SciELO - Scientific Electronic Library Online

 
vol.79 issue2Leaf angle and light interception in sunflower (Helianthus annuus L.). Role of the petiole's mechanical and anatomical propertiesAnalysis of methodologies for the study of composition and biochemical carbohydrate changes in harvest and postharvest onion bulbs author indexsubject indexarticles search
Home Pagealphabetic serial listing  

Services on Demand

Article

Indicators

  • Have no cited articlesCited by SciELO

Related links

  • On index processCited by Google
  • Have no similar articlesSimilars in SciELO
  • On index processSimilars in Google

Bookmark


Phyton (Buenos Aires)

On-line version ISSN 1851-5657

Phyton (B. Aires) vol.79 no.2 Vicente López July/Dec. 2010

 

ARTÍCULOS ORIGINALES

Comparison of isozyme transformation in maize as a result of insertion of the chitinase gene

Comparación de la transformación de isoenzimas en maíz como resultado de la inserción del gen de la quitinasa

Yan PM1, HF Zhang1, Q Wang1, XY Yan1, Y Sun2

1 Taiyuan Normal University, Shanxi, Taiyuan 030012, P. R. China.
2 Agricultural Biotechnolgy Center of Shanxi, Taiyuan 030031, China.
Address Correspondence to: Dr. Yan Pingmei. Taiyuan Normal University, Shanxi, Taiyuan 030012, P. R. China. e-mail: yanpingmei2010@gmail.com

Recibido- Received 15.VII.2010.
Aceptado - Accepted 25.VIII.2010.

Abstract. Isozymes of peroxidase (POD), catalase (CAT), esterase (EST) and superoxide dismutase (SOD) were analyzed on transgenic maize (with external chitinase gene) and its parent by vertical polyacrylamide gel electrophoresis (PAGE). This study was made using shoots at the fourth leaf stage. Results showed that: POD and EST were detected in 6 bands. POD-2 and POD-3 were present at the bud and seedling stages. POD-1, POD-4, POD-5 and POD-6 were only present at the seedling stage. POD-6 expressed stronger in the transgenic maize with chitinase than in its parent. EST-2 was present only at the bud stage, and its expression in transgenic maize was stronger than that in its parent. EST-5 only existed at the seedling stage. EST-4 did not exist in the parent maize seedlings and EST-1, EST-3 and EST-6 were present at the bud or seedling stage. Four bands were detected for CAT. CAT-1 and CAT-3 were weaker bands than the others. CAT-3 in transgenic maize was stronger than in its parent. Three bands of SOD were detected; SOD-1 and SOD-2 existed at the bud and seedling stages, but SOD-3 was not shown in buds of the parent corn. All data showed that the expression of isozymes in transgenic and parent maize had obvious differences.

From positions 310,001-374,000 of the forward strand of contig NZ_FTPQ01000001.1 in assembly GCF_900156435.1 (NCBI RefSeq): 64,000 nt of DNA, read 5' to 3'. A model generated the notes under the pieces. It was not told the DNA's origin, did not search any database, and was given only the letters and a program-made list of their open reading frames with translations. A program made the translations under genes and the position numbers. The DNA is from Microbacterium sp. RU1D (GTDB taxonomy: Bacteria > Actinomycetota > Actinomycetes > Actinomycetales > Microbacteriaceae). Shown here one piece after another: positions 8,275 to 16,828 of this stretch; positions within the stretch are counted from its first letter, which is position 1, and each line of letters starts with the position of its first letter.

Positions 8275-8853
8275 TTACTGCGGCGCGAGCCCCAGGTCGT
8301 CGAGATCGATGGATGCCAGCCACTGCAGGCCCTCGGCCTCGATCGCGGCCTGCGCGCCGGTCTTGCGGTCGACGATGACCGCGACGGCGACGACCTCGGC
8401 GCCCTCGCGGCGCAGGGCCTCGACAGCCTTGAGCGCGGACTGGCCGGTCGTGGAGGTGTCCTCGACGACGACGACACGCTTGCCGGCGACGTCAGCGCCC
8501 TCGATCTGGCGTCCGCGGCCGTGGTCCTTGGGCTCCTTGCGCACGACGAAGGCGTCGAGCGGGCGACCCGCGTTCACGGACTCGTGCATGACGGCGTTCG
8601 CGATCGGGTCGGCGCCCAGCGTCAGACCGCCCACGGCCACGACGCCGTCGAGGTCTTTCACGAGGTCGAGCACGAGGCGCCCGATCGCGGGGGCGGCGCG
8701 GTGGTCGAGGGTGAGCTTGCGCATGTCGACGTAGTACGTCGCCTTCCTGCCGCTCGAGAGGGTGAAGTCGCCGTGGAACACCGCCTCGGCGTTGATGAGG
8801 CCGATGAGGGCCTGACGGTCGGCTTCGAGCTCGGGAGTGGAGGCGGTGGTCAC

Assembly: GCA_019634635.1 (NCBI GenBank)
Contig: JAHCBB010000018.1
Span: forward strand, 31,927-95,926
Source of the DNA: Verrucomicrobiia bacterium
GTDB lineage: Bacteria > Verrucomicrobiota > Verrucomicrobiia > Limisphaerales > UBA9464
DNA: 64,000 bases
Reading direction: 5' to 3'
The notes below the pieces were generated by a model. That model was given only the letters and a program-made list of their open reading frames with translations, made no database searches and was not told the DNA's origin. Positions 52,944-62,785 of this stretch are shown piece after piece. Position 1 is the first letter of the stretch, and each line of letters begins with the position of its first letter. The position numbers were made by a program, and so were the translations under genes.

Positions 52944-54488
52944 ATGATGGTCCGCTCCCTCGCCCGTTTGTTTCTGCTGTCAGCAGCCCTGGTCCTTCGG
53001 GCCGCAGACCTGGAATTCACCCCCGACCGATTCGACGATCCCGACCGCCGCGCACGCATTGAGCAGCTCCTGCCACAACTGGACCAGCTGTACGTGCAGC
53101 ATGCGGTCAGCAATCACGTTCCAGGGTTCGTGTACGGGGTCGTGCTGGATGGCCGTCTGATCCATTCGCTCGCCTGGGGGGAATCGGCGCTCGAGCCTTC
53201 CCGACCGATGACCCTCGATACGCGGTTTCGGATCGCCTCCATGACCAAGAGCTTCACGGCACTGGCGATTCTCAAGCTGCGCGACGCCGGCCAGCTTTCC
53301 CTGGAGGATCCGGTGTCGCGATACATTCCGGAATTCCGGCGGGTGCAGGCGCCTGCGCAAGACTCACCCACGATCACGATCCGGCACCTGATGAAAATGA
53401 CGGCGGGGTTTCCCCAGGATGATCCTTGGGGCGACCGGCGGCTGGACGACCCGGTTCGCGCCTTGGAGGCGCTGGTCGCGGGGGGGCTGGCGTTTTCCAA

Keywords: Chitinase; Isozyme; Maize; Antioxidant enzyme system.

Abbreviations: POD: peroxidase; CAT: catalase; EST: esterase; SOD: superoxide dismutase; PAGE: polyacrylamide gel electrophoresis; SDS: sodium lauryl sulphate; TEMED: tetra-methylethylenediamine.

Resumen. Las isoenzimas de la peroxidasa (POD), catalasa (CAT), estearasa (EST) y superóxido dimutasa (SOD) fueron analizadas en maíz transgénico (con el gen externo de la quitinasa) y su progenitor por electoforesis de gel de poliacrilamida (PAGE). Este estudio fue hecho utilizando tallos en el estado fenológico de cuarta hoja. Los resultados mostraron que: POD y EST se detectaron en 6 bandas. POD-2 y POD-3 estuvieron presentes en los estados fenológicos de yema y plántula. POD-1, POD-4, POD-5 y POD-6 sólo estuvieron presentes en el estado de plántula. POD-6 se expresó con más firmeza en el maíz transgénico con quitinasa que en su progenitor. EST-2 estuvo presente sólo en el estado de yema, y su expresión en el maíz transgénico fue más firme que en su progenitor. EST-5 sólo existió en el estado de plántula. EST-4 no existió en las plántulas progenitoras de maíz, y EST-1, EST-3 y EST-6 estuvieron presentes en los estados de yema o plántula. Se detectaron cuatro bandas para CAT. Las bandas fueron más débiles para CAT-1 y CAT-3. Este último se expresó más firmemente en maíz transgénico que en su progenitor. Se detectaron tres bandas de SOD: SOD-1 y SOD-2 existieron en los estados de yema y plántula, pero SOD-3 no estuvo presente en las yemas del maíz progenitor. Todos los datos mostraron que la expresión de las isoenzimas tuvieron diferencias obvias en maíz transgénico versus su progenitor.